Ohio State hit with ‘notice of allegations’ by NCAA

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The saga that is the Ohio State football program continues Monday morning, with word that the NCAA has sent a “notice of allegations” to president E. Gordon Gee.

The Columbus Dispatch is reporting that the NCAA sent the notice Friday, and in it charges that head coach Jim Tressel is “guilty of ethical misconduct when he knowingly provided false information to the NCAA in certifying that he knew of no potential violations by his players and failed to inform OSU officials.”  That charge stems from Tressel signing an NCAA Certificate of Compliance form last September, which states that he had reported any known violations; the previous April, Tressel had been informed via email that at least two of his players had likely received impermissible benefits.

Tressel did not disclose that information to the university, and did not acknowledge knowing of the potential violations until confronted with emails discovered this past January.

“It was reported that Jim Tressel, head football coach, failed to deport himself in accordance with the honesty and integrity normally associated with the conduct and administration of intercollegiate athletics and violated ethical-conduct legislation,” the notice read.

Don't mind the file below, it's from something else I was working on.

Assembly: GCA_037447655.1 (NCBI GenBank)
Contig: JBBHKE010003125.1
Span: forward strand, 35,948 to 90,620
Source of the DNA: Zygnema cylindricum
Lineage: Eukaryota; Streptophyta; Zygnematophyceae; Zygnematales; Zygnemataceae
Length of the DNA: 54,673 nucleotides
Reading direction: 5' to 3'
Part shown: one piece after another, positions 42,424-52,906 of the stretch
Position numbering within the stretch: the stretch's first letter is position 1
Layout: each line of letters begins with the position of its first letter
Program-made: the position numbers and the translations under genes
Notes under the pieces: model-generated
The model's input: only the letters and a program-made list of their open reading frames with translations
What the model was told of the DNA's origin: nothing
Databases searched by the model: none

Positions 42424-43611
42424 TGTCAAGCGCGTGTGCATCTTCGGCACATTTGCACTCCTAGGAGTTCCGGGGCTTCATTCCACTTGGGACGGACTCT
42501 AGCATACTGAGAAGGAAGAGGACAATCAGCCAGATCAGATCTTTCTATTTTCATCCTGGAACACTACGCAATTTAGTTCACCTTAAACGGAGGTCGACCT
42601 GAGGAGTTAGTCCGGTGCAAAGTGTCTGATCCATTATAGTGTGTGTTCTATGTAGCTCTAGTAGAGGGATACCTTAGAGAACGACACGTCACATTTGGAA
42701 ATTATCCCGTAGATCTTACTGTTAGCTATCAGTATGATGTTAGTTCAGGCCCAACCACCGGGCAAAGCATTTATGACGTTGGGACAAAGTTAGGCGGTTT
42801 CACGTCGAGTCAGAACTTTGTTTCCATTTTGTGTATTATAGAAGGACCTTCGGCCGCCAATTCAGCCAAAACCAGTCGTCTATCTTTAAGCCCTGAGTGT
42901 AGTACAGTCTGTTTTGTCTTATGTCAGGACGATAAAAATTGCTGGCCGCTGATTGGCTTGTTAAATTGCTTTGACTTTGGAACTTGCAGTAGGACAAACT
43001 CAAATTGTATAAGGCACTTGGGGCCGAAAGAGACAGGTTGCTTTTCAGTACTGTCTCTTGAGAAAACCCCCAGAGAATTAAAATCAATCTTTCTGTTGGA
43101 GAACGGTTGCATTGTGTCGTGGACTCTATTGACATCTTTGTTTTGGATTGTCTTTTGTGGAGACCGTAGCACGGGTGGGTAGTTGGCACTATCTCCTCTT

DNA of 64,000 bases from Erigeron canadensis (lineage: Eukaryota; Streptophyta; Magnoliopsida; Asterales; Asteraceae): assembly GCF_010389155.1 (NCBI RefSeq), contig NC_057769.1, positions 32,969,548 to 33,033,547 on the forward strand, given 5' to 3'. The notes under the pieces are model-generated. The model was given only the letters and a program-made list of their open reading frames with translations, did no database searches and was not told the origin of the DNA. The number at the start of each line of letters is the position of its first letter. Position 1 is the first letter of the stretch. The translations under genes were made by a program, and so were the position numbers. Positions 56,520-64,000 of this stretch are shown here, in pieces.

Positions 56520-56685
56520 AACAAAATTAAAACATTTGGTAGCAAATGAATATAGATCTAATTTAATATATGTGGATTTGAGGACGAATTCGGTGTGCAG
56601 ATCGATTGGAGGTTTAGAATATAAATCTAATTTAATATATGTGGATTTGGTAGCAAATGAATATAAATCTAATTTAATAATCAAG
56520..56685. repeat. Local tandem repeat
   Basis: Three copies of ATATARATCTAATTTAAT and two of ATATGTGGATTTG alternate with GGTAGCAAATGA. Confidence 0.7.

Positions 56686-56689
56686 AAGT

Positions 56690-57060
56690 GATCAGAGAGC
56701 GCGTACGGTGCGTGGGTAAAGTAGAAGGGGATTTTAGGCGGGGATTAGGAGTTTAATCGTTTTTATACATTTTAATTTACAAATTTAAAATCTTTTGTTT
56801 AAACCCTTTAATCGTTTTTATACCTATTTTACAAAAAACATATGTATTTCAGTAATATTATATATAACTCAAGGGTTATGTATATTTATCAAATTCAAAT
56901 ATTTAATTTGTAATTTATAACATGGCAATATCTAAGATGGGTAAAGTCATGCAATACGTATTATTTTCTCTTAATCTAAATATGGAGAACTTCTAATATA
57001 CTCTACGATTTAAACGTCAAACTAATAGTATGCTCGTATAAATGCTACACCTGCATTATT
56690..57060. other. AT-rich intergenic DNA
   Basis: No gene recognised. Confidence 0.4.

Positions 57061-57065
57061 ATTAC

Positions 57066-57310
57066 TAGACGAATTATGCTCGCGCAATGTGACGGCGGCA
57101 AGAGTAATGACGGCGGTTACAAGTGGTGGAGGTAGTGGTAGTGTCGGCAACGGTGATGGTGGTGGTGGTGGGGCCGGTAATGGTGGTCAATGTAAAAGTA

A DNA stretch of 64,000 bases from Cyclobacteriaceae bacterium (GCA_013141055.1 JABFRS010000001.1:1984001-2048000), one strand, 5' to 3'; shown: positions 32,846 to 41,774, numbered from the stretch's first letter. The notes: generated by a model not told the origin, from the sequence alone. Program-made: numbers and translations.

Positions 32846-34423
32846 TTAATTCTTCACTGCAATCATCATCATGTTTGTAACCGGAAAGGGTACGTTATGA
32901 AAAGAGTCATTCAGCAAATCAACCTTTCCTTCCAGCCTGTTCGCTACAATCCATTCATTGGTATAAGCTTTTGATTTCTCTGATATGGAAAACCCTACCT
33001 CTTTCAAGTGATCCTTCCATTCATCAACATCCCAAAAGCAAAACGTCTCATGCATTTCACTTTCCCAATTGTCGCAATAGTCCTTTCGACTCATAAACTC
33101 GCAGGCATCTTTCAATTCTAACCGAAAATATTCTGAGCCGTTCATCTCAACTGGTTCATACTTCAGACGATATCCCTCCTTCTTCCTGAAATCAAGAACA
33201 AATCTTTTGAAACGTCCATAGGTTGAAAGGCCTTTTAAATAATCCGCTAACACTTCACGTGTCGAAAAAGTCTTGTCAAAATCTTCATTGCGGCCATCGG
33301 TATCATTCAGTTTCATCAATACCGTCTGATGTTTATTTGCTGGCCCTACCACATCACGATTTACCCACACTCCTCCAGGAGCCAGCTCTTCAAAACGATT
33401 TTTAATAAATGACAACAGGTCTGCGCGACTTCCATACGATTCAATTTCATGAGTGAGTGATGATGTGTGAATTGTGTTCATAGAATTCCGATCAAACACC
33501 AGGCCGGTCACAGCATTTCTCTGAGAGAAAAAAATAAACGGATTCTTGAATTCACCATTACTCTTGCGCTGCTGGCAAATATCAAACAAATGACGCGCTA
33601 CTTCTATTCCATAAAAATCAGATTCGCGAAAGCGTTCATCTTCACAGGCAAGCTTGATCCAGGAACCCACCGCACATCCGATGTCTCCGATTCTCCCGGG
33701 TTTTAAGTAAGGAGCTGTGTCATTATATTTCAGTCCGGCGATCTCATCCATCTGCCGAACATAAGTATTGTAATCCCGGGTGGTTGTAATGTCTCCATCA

As for what type of punishment the school could be facing, the paper writes that Ohio State “is potentially facing the most severe NCAA penalties to its storied football program”.  Those sanctions could include loss of scholarships, a bowl ban and/or stripping of all 2010 wins.  The latter penalty would be for using ineligible players for the entire regular season.  The Sugar Bowl win over Arkansas would likely stand, however, as the NCAA had already restored the eligibility of the five players it had found guilty of receiving impermissible benefits.

The Buckeye Five, which includes quarterback Terrelle Pryor, will be suspended for the first five games of the 2011 season, and there will be no additional sanctions against the players, the NCAA wrote in their notice to the school.

While OSU was not cited for “failure to monitor” or “failure of institutional control”, the NCAA warned in the notice of allegations that they may consider Ohio State a repeat offender.  That finding would be based on former OSU quarterback Troy Smith taking $500 from a booster as well as former men’s basketball head coach Jim O’Brien giving $6,000 to a recruit.

In addition to the bowl ban and scholarship loss, the Dispatch reports that the entire coaching staff could be suspended if OSU is found to be repeat offenders.